After a busy few days dealing with a Houdini-like chicken (one of our two Light Sussex) and one of my ever-eager whippets (“It moved! Catch!!”) that’s involved re-fencing the chicken run, re-siting the big dog-run and training the dogs that if I see them look at a chicken I will shout at them (nothing can guarantee their behaviour when they think I’m not looking, but at least now they glance round to see if I’m watching before pouncing at a stray hen!) I’ve had time to catch up on the news slightly. Oh, and the chicken is fine despite her adventures with the dog.

This week, the Scripps Institute for Oceanography have released a piece of news that I find slightly depressing. On March 12th, 2014, the Keeling Curve topped 400ppm of carbon dioxide for the first time this year.

Scripps comment piece.

The Keeling Curve is a record of measurements of carbon dioxide in the atmosphere. Ever since Charles David Keeling began to measure atmospheric carbon dioxide from the top of Mauna Loa in 1958, the concentration of this important greenhouse gas has been recorded every day. In 1958, the concentration was 313 parts per million (ppm); it is slightly higher at night when plants are respiring oxygen (just as we animals do) and lower in the day when photosynthesis is active, turning carbon dioxide from the air into sugars in plant leaves. It increases in the spring, reaching a maximum around May, and decreases through the rest of the summer and into winter, showing how plants use carbon dioxide from the air in their annual growth cycles.

Ever since 1958, the average concentration has been rising, year by year. Last May saw carbon dioxide concentrations top 400ppm for the first time in recorded history. This year, that figure has been reached two months earlier in the year, and we should expect it to continue to rise through to May.

What does this mean?

Apart from the obvious but basically meaningless sound-bites (every breath you take now contains more CO2 than ever before!!), in immediate everyday terms, not a lot. We’re not physically capable of determining what’s in the air we breathe without complex testing gear, so the air doesn’t smell different, or feel different. As long as we still have upwards of 17% oxygen in the air we’re not about to pass out from lack of oxygen (normal air has about 20% oxygen) so really carbon dioxide concentrations aren’t going to impact on our day-to-day living.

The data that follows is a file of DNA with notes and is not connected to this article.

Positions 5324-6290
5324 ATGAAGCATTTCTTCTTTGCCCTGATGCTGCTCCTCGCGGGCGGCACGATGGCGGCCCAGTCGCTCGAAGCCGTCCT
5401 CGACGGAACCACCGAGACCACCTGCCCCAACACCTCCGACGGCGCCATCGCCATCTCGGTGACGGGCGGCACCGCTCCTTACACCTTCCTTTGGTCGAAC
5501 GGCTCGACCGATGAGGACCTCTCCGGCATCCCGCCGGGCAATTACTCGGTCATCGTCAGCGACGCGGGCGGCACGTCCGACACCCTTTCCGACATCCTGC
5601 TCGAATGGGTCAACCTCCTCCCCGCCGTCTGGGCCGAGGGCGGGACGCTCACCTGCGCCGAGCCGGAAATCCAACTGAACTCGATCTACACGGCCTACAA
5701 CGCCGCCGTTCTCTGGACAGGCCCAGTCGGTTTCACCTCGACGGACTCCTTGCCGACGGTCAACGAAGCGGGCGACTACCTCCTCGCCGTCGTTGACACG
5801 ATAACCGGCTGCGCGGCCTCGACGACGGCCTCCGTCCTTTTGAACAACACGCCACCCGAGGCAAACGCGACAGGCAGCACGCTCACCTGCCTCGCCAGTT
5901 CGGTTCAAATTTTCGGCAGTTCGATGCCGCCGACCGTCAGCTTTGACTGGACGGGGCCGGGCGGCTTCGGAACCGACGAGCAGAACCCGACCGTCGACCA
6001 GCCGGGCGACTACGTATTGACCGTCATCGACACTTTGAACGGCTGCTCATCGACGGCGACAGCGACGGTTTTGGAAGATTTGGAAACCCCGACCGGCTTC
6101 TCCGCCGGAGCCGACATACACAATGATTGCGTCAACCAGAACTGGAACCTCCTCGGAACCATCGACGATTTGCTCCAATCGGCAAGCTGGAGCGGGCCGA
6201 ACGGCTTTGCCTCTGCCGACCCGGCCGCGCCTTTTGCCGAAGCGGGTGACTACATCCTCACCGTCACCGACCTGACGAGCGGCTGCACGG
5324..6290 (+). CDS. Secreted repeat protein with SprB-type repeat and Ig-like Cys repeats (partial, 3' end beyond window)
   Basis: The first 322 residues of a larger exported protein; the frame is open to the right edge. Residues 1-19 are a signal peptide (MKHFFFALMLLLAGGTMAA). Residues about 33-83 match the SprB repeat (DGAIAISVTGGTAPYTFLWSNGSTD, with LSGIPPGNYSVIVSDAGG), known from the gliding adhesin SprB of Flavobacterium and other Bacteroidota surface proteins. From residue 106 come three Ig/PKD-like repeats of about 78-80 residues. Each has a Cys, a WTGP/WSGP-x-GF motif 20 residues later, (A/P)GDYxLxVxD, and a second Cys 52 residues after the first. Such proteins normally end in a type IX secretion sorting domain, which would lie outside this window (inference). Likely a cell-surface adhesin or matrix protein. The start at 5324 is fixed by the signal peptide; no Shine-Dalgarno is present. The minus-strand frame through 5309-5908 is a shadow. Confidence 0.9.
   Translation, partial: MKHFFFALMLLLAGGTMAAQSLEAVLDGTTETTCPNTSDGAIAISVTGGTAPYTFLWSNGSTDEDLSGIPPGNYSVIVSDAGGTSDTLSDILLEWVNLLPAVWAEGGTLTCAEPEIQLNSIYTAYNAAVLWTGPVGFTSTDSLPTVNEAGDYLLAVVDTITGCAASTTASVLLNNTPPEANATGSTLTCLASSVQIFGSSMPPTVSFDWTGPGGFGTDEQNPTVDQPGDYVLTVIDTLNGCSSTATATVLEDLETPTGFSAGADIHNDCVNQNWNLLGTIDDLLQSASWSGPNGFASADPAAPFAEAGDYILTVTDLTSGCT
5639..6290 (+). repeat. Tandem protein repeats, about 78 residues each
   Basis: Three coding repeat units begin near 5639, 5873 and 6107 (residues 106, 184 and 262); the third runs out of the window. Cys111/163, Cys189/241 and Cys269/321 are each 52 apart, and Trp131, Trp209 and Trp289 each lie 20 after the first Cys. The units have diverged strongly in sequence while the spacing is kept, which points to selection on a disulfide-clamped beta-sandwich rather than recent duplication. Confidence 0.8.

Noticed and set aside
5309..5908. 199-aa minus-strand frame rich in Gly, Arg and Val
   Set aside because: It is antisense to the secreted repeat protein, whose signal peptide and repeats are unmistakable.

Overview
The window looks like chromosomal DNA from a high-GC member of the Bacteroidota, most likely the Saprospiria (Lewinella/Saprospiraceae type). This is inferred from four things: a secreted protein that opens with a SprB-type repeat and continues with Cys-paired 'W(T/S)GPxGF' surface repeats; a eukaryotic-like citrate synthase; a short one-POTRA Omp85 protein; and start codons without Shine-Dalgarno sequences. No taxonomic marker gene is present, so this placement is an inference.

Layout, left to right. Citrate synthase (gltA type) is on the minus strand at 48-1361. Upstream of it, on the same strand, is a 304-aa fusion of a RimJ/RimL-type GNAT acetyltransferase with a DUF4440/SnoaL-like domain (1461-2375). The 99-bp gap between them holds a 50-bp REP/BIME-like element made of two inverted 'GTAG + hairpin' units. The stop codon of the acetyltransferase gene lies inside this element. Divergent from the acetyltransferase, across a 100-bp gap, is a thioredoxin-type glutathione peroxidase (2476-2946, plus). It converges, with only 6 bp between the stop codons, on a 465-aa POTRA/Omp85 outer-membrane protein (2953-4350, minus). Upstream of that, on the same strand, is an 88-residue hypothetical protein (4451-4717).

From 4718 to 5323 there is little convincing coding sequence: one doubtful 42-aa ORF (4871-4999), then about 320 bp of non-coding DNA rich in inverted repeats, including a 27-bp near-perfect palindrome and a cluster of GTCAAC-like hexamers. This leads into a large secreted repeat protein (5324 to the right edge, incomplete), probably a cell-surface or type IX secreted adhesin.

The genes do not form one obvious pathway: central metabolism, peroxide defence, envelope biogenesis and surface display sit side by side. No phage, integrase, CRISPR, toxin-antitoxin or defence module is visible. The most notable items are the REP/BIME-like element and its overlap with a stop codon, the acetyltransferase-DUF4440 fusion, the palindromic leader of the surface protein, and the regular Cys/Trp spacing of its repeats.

There’s an old parable about boiling a frog: if you put a frog in a pan of boiling water, it’ll jump out. If you put a frog in a pan of cold water and bring it to the boil, the frog stays in the pan, not noticing the change in temperature until too late.

Let’s face it: most humans are, in this sense, frogs. We’ve been in the water (not personally, but you get the idea!) since before the Industrial Revolution began, when carbon dioxide concentrations are estimated to have been around 280ppm (from ice-core data). We’re not really geared to think in long-enough time-scales for planetary engineering, perhaps. The changes are gradual and take years, and suddenly the pan is bubbling and we’re still in the water, wondering what’s going on.

On a more cheerful note, today is the Vernal Equinox, the official day when spring has, definitely, sprung. That doesn’t mean we may not get wintery weather in the next few weeks, of course – last year we were snowed in for a few days at the end of March – but it does mean that the evenings are lighter and the dawn chorus is kicking off earlier. Today, the length of the day and the length of the night are equal (hence “equi nox” – equal night) and I feel as if the winter’s behind us and the year is opening up ahead.

Alaska: Not A Winter Wonderland

I ran across this story on the UC San Diego Facebook page for its Climate Change in 4 Dimensions MOOC(Massive Open Online Course) , which I’ve just completed.

I don’t know about anyone else but my mental image of Alaska in wintertime is snow and ice, blizzards, forests and tundra. When I think about sled dog racing (whatever the morality of pushing animals to their physical limits for human competitions – I’m not getting into that here), I have pretty much the same image in my mind. I’ve been up to the Cairngorm sled dog races a couple of times, out of curiosity, and fair enough Scotland’s marginal on snow even on top of the Cairngorm plateau, but surely, in Alaska, the Iditarod, the most prestigious and challenging sled-dog race in the world…. surely it’s held on snow?